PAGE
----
Meanwhile, in August 2009, the FDA formed the Center for Tobacco Products to implement the Tobacco Control Act. Tobacco Control Act Pub. L. No. 111-31, 101(b), 123 Stat. 1776, 1787 (2009). On November 12, 2010, the FDA published a notice of proposed rulemaking, setting forth a proposed rule with nine textual warnings accompanied by color graphics. Required Warnings for Cigarette Packages & Advert., 75 Fed. Reg. 69523 (proposed Nov. 12, 2010) (to be codified at 21 C.F.R. pt. 1141). The notice stated that the purpose of the warning labels was to “promote greater public knowledge of the health risks of using cigarettes” and to convey to the public the adverse health consequences of smoking. Id. at 69526. The notice stated further that the textual warnings in use on cigarette packages and in cigarette advertisements were “inadequate” as they “often go unnoticed” and “fail to convey relevant information in an effective manner.” Id. at 69529-30. In contrast, according to the notice, “larger, graphic warnings communicate more effectively, ” get consumers' attention, influence their awareness of cigarette-related health risks and reduce the prevalence of smoking. Id. at 69531-33.

         On June 22, 2011, the FDA published its final rule requiring the use of nine textual warnings accompanied by graphic images on cigarette packaging and advertisements. Required Warnings for Cigarette Packages & Advert., 76 Fed. Reg. 36627, 36628 (June 22, 2011) (to be codified at 21 C.F.R. pt. 1141). The FDA set September 22, 2012, as the effective date of its new warning requirements. Id.

         D. The Second Legal Challenge

         On August 16, 2011, a group of tobacco product manufacturers and sellers (including three of the plaintiffs in the earlier case) brought suit alleging that the graphic image warnings and the placement and type-style requirements for the corresponding textual warnings violated their constitutional right to free speech under the First Amendment. R.J. Reynolds Tobacco Co. v. Food & Drug Admin., 845 F.Supp.2d 266, 271 (D.D.C. 2012). The suit did not include a facial challenge and the companies conceded at oral argument that “different graphic warning label requirements could be constitutional.” Pls.' App. of Supp. Evidentiary Materials (“Pls.' App.”) Ex. 1, 19:21-20:16 [#30-1]. The district court held the graphic image warnings unconstitutional and enjoined enforcement of the 2011 final rule. Reynolds, 845 F.Supp.2d at 277.

         On appeal, the companies “[did] not dispute Congress's authority to require health warnings on cigarette packages, nor [did] they challenge the substance of any of the nine textual statements mandated by the Act.” R.J. Reynolds Tobacco Co. v. Food & Drug Admin., 696 F.3d 1205, 1211 (D.C. Cir. 2012), overruled in part by Am. Meat Inst. v. U.S Dep't of Agric., 760 F.3d 18, 26 (D.C. Cir. 2014) (en banc). The issue on appeal was whether the graphic warning labels, which included the textual warning, corresponding graphic image, and the “1-800-QUIT-NOW” hotline number, violated the First Amendment. Id. The D.C. Circuit vacated the graphic warning requirements, holding that the FDA “failed to present any data - much less the substantial evidence required under the APA - showing that enacting their proposed graphic warnings will accomplish the agency's stated objective of reducing smoking rates” - and remanded to the agency. Id. at 1222. The D.C. Circuit denied the FDA's petition for rehearing en banc in December 2012. Pls.' App. Ex. 2, 2-3 [#30-1].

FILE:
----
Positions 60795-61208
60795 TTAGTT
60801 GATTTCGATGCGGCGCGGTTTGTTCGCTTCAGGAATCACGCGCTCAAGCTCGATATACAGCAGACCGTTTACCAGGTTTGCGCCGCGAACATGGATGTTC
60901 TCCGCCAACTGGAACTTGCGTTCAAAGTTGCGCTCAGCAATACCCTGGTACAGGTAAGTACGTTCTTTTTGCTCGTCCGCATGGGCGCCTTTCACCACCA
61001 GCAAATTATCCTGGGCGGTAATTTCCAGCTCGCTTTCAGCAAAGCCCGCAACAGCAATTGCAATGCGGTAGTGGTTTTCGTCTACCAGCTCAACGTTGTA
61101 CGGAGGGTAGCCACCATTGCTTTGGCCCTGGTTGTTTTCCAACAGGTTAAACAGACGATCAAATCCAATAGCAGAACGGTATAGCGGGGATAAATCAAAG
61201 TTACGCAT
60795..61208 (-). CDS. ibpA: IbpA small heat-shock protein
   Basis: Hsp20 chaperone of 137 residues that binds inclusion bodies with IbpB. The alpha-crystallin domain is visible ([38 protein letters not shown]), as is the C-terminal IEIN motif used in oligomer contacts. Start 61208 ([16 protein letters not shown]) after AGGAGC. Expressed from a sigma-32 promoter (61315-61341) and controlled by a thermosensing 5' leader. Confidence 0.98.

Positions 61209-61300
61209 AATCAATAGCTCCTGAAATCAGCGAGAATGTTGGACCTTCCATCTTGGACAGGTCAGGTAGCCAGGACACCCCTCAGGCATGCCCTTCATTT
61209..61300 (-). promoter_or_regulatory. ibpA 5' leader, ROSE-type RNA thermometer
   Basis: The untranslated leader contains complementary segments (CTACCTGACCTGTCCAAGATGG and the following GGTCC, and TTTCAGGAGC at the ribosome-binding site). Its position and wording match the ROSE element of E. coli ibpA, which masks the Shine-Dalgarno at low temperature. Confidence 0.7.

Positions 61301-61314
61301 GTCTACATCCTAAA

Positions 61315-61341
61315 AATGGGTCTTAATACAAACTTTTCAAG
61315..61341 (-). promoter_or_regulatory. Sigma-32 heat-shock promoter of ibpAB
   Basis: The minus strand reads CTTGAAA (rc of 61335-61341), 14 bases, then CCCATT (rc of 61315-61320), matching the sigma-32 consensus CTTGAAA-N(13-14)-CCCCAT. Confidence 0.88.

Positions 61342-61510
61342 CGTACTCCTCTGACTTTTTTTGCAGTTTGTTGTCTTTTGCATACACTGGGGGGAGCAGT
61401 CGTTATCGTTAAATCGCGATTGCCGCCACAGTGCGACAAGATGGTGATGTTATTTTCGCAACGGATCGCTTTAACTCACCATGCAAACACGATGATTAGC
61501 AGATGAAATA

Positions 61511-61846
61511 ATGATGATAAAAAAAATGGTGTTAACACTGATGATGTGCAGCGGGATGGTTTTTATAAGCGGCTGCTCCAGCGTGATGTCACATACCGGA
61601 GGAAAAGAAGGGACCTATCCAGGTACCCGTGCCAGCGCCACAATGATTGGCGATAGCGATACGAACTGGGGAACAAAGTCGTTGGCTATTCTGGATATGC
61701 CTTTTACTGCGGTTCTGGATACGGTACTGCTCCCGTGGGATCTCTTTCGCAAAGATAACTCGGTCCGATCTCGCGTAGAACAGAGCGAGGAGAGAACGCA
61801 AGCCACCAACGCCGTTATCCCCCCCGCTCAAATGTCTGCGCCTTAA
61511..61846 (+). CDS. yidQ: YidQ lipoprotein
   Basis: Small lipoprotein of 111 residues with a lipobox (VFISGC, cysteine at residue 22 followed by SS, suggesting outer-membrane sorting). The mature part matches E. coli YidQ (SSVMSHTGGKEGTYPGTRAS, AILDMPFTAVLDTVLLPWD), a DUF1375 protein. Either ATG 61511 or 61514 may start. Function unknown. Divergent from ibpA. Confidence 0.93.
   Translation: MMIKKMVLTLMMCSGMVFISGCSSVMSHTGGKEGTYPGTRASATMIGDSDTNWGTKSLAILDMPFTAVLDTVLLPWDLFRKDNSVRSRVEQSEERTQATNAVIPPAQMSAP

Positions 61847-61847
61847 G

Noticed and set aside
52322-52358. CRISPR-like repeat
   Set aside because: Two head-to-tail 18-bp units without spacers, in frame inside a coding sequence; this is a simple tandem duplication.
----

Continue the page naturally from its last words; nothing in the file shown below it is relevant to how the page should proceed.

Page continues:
E. The FDA's Actions in the More Than Five Years Following Remand

         On March 15, 2013, in a letter to Congress, the Attorney General reported that the Justice Department had decided not to seek review of the D.C. Circuit's decision and that the FDA intended to undertake research to support a new graphic warnings rule. Pls.' App. Ex. 2, 3 [#30-1]. That same year, the FDA established a working group to develop a new proposed graphic warnings rule. Def.'s L.R. 56.1 Statement of Undisputed Material Facts & Resp. to Pls.' L.R. 56.1 Statement of Undisputed Facts (“Def.'s SOF”) Attach. 1 (“Zeller Decl.”) ¶ 12 [#35-1]. After the working group's “review of literature and data” to ...